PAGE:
Wednesday, September 12, 2007


The backpacks have been rarely empty over the last several months. After Bowden and I returned from Italia, we were on Hoosier ground for barely a week before we piled the re-filled packs into the car and headed toward California.

Given the time, we did little preparation for the trip. At AAA, we bought a new road atlas, and I borrowed four guidebooks from the library (Rough Guide to the USA, Let's Go USA, National Geographic's Guide to the National Parks, and Jane and Michael Stern's Roadfood.)

Three of the four served us quite well. The Rough Guide's place descriptions were rich in history and perspective. The Let's Go USA guide made to-the-point suggestions for cheap accommodations and go-to eateries. National Geographic's National Parks guidebook was concise with neat summaries of the details. I was hungrily disappointed in Roadfood, though. Sure, I had high expectations, but nothing beyond what was promised from the book's own cover.

We tried to eat at two of the places recommended in the book. One was closed for business and the other had changed names and affiliations. Completely excusable occurrences...things change.
That the recommendations focused almost exclusively on barbecue, hamburgers, and colossal portions, we could forgive. It wasn't exciting reading -- seeing the same adjectives used over and over and over -- but descriptions of the same foods can only be so diverse. And it was only a little annoying (and unfortunate) that quantity seemed to represent quality when grand portion sizes became the feature of many reviews.

The most frustrating aspect of the Roadfood guide was that its recommendations weren't particularly helpful for travelers actually On The Road. Pages and pages of eatery advice are allotted to the major cities between here and there. Allora, aspetta! It's the major cities (along the major highways) that almost any hungry traveler could navigate easily. I thought a road food guide would offer insider tips to the places along the roads between the big cities.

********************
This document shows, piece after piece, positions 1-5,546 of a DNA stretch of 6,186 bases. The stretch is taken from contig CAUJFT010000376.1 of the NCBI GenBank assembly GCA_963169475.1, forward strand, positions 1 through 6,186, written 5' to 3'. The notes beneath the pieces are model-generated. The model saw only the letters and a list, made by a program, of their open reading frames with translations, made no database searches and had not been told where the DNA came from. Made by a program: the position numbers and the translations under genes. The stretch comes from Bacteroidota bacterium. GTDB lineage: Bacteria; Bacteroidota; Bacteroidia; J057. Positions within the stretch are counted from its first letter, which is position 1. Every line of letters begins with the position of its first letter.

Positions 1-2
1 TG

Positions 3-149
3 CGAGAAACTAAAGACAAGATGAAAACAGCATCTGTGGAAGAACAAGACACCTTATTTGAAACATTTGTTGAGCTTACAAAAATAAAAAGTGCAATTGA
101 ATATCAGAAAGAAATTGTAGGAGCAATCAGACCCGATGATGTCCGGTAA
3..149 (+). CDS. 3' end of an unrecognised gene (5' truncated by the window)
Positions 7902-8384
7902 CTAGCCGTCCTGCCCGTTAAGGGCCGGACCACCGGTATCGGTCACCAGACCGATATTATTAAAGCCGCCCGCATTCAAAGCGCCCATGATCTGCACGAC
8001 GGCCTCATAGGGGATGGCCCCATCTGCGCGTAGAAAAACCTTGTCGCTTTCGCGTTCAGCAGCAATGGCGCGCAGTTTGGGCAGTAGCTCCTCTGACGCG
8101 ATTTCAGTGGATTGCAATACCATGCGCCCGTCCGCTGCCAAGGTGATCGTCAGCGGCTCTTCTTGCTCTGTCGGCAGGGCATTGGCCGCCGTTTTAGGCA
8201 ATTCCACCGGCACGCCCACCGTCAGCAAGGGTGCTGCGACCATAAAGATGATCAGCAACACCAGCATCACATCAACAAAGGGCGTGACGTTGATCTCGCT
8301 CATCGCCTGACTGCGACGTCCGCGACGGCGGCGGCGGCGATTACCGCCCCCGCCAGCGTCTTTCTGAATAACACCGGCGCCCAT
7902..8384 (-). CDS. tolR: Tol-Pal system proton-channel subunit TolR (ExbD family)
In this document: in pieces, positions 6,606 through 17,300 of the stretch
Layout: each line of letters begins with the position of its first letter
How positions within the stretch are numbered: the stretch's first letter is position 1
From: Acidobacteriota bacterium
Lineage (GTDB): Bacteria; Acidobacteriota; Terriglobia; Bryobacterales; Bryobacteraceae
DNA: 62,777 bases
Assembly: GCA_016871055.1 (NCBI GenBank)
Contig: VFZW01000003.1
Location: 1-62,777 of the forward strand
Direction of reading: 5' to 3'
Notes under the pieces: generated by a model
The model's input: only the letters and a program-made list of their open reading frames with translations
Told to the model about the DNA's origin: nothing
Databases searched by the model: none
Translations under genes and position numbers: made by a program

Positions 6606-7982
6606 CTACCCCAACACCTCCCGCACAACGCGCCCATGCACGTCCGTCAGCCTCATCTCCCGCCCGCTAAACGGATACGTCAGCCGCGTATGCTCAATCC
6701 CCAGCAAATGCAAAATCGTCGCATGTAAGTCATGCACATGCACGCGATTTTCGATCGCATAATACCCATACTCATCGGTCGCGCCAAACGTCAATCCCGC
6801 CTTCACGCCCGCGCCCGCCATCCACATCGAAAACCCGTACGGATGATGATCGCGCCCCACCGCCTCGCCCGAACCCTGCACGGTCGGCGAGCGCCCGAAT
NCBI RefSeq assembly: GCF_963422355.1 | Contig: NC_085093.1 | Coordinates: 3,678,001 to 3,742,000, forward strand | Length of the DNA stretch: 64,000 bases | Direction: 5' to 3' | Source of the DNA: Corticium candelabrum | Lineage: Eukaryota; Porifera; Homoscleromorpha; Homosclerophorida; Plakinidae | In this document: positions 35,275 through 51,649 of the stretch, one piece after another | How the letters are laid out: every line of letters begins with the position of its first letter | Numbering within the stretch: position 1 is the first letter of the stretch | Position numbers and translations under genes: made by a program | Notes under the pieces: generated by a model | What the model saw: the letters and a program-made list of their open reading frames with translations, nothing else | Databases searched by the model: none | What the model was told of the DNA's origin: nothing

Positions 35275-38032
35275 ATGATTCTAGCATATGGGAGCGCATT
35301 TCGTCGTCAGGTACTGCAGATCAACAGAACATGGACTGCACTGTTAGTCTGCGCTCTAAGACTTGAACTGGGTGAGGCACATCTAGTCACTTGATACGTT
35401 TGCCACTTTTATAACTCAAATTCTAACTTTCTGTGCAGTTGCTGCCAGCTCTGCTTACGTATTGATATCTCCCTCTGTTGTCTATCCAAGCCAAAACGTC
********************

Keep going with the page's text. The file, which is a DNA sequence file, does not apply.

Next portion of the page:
For just one hungry example, as a appetite-aware traveler, I already know that Kansas City has great barbecue. There are tons of books that recommend the best bbq places in Kansas City. Sitting in the passenger seat, I was hopelessly turning the pages looking for a recommendation of the best bbq place in the southwest corner of Colorado, where we were driving through fields and fields of tasty-looking, happily grazing beef cattle. We were On The Road -- not meandering through city streets -- and were left unfulfilled by the Roadfood guidebook.

So, I didn't spend any pre-travel time on the Stern's Roadfood web site, and a new edition of Roadfood might clear up some of my frustrations, but overall, I'd be inclined not to use up valuable luggage space with the Roadfood guide again.

Instead, Bowden and I started accumulating our own recommendations for grub along the way. I'd like to write soon about CK's Homestyle Restaurant in Horse Cave, Kentucky, and The Mad Greek in Baker, California -- two fine establishments that are on the road but not in Roadfood.

~ Corrie


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